Review: What If It's Us
What If It’s Me? I’ve asked myself that question over and over during the Great Reading Apocalypse of 2018. I’ve even considered that maybe I just didn’t love reading anymore, but I quickly squashed that thought. It isn’t possible for me to not love reading. Books are everything. As you may know, I’ve been waiting for a book to restore my faith in 2018. Despite the hype, What If It’s Us was not that book, but it was a solid book and one that brought me some joy.
What If It’s Us had me until it didn’t. Albertalli and Silvera’s novel was too long by an epilogue. The epilogue ruined what was a perfect ending. The ending blended Albertalli’s happy “even if the character doesn’t deserve it” endings with Silvera’s perfectly written heartbreak. They left the reader in a real, although not satisfying, space until the epilogue happened. The epilogue ruined much of what came before and I wish I could unread it or at least forget it, but I can’t. Read the book, but definitely skip the epilogue since it dilutes and even cheapens much of what came before.
The plot it simple enough, two teenaged boys meet cute in a New York City post office but forget to exchange names or numbers. Will they overcome the odds and find one another in the big, bad city that never sleeps? Obviously. The odds were definitely in their favor thanks to a little help from their friends and the universe.
I’m a sucker for stories where the universe brings two people together. I know a little something about that, but mine involves a train and needing to move to a different train car because a stranger wanted my name, touched my hair, encroached upon my personal space, and wanted me to smile because patriarchy. Although, technically mine was a meet cute take two because the universe decided to give me a second chance to get it right. Well, not me, but he. Could be why the Giant Lion Turtle is so stingy with my requests now. They probably feel that they did me a big solid. I won’t argue, so thank you Giant Lion Turtle for my love story, but a girl can still ask for all the other things they want. No? Shockingly, I’ve digressed. Is this even a book review anymore? Was it ever?
What If It’s Us was co-written by Albertalli and Silvera in alternating chapters. Each author writes one of our two protagonists—Silvera writing Ben and Albertalli writing Arthur. All of Albertalli’s usual writing quirks are here. Arthur has a pair of best friends back home in a wealthy Atlanta suburb. If you guessed that one friend was a racially non-descript somewhat aloof guy and the other a perfectly peppy and understanding brown girl, you wouldn’t be wrong. In fairness to Albertalli, also present is her indefatigable attitude towards love, which is what made us all love Simon and Bram. It’s Silvera’s writing that feels fresh and new, but doesn’t it always. He doesn’t have writing tells other than his outright refusal to give his readers happy endings, or traditional happy endings. Silvera writes insecurity, internalized pain, and suffocating self-doubt so well. He also writes love stories—every time. Together they managed to write something worth reading. Although, I won’t lie, I would have loved to read the entire story from Ben’s perspective.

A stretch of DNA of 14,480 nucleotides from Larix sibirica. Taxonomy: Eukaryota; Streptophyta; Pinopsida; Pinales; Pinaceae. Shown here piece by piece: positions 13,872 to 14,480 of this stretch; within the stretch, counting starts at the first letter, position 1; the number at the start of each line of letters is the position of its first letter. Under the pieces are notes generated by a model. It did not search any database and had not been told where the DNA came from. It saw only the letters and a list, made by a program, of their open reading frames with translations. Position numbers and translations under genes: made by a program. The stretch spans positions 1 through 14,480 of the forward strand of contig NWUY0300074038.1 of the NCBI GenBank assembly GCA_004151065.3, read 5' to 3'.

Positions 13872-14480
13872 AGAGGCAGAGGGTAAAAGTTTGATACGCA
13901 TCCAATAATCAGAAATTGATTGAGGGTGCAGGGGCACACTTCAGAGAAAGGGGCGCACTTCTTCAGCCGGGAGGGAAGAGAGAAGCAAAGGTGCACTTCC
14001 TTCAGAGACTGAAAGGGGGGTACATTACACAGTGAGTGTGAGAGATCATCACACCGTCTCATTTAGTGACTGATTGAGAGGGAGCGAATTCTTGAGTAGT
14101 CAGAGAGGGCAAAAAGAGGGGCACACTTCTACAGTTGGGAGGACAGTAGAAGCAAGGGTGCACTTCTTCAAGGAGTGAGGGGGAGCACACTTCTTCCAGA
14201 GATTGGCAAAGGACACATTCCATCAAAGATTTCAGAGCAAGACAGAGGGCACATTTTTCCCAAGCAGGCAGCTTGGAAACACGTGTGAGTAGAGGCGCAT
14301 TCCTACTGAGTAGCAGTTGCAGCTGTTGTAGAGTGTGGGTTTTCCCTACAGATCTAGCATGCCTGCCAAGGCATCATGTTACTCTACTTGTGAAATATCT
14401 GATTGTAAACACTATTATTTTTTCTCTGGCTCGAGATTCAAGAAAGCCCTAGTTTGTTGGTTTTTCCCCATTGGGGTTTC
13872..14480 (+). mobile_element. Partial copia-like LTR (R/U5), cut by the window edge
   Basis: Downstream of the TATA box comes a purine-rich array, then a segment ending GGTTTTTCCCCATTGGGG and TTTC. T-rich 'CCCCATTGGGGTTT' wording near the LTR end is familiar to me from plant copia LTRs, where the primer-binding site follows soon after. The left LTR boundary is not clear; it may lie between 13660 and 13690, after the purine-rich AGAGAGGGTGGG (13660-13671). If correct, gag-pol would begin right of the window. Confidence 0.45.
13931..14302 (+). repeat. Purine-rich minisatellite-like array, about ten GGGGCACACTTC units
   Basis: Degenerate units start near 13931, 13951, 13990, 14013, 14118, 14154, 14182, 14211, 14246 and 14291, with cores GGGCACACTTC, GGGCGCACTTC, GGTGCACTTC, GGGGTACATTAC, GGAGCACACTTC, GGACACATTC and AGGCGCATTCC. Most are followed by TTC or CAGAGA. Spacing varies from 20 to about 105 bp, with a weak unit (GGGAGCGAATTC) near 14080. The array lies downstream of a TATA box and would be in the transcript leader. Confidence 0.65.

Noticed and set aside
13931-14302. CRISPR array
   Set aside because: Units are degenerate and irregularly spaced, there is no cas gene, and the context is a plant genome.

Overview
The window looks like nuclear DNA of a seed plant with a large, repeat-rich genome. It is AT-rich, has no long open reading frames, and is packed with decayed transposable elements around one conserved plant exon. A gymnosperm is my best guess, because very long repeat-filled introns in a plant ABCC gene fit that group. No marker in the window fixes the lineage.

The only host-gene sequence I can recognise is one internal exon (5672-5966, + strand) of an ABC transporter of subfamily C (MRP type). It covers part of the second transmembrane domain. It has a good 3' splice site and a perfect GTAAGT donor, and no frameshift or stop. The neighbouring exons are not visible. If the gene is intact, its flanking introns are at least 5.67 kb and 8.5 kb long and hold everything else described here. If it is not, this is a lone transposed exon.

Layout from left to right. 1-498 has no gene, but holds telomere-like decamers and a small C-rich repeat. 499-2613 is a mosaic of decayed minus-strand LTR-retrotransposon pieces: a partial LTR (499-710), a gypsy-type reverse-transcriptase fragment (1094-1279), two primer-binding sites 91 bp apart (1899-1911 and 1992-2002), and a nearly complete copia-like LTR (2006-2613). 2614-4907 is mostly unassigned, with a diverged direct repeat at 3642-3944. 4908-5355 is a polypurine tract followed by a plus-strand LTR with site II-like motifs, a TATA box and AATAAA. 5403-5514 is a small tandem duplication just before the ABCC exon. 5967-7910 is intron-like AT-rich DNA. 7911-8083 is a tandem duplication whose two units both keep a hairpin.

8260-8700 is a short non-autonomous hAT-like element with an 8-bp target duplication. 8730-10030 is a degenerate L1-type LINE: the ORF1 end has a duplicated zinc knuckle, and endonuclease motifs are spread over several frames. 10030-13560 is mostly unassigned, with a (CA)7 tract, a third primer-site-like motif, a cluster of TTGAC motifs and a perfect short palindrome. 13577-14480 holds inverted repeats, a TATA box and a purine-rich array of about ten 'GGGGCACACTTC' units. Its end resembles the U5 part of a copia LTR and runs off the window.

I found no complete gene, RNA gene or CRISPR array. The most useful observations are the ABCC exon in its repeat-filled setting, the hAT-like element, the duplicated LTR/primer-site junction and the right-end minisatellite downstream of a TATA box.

Arthur is a flat character who is too too much. He’s the gay male embodiment of the person Albertalli presents on social media. He’s not unlikeable, but he’s exhausting and annoys easily with his living embodiment of the heart eyed emoji personality coupled with dramatic outbursts, hair trigger jealousy, and unstoppable self-absorption. His middle name must be insecurity. If Arthur had been the only narrator, I would have left this book on a table in Starbucks and concluded my relationship with Albertalli. Silvera saved the day and kept me from using Starbucks as my personal discard pile.
Silvera’s Ben is nuanced and complex. He is a real person instead of a walking emoji, albeit a tall, beautiful one if we find our narrators reliable. More importantly, he balances Arthur who would be unbearable in larger doses. Ben struggles in school, with his self-esteem, with relationships, and thoughts of the past and future. The English teacher in me says he is the sole protagonist because he’s the character who is challenged, changes, and emerges as something new when our novel ends. Meanwhile, Arthur is still a walking emoji who now feels comfortable kissing random boys. You do the math.
Even though I’ve dedicated many a sentence to trashing Arthur, this book is absolutely worth the read. I can’t say this garnered Albertalli any brownie points from me, but I’ll be waiting for her next solo outing to determine where our relationship goes from here. I hope she breaks free from her own mold and tells me a story I won’t want to forget. I am always waiting for a new book from Silvera, and this book has made me even more eager to read his next book about the shape of love and beautiful damaged boys.